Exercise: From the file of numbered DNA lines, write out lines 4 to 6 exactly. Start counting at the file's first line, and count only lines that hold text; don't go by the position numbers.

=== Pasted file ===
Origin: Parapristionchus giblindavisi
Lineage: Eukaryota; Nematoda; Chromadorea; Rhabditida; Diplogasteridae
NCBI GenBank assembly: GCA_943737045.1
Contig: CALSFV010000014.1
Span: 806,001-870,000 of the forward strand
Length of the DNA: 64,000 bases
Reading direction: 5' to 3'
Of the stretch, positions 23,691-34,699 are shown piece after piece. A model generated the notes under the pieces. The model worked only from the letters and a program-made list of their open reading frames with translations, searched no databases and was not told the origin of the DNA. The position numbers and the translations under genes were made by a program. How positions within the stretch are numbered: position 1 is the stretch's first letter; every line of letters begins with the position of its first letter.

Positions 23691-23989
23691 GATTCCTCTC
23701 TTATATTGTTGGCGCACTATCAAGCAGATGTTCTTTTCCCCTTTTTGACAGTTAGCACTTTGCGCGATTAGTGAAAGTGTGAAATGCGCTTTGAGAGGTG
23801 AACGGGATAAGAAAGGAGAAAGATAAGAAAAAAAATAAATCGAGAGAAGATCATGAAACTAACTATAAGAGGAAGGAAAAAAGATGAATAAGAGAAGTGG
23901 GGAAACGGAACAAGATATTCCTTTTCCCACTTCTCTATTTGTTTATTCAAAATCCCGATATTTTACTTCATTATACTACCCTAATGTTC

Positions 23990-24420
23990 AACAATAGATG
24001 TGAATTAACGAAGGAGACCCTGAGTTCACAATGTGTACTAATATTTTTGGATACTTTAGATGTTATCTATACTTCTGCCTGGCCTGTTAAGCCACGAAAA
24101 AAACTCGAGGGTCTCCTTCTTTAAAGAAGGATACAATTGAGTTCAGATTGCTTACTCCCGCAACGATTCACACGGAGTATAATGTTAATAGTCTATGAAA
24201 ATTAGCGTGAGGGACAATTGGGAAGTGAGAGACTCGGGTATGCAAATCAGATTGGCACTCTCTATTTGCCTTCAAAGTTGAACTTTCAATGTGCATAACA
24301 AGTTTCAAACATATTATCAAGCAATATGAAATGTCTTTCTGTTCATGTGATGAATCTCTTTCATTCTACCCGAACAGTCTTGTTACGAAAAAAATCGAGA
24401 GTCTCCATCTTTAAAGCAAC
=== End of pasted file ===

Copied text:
Contig: CALSFV010000014.1
Span: 806,001-870,000 of the forward strand
Length of the DNA: 64,000 bases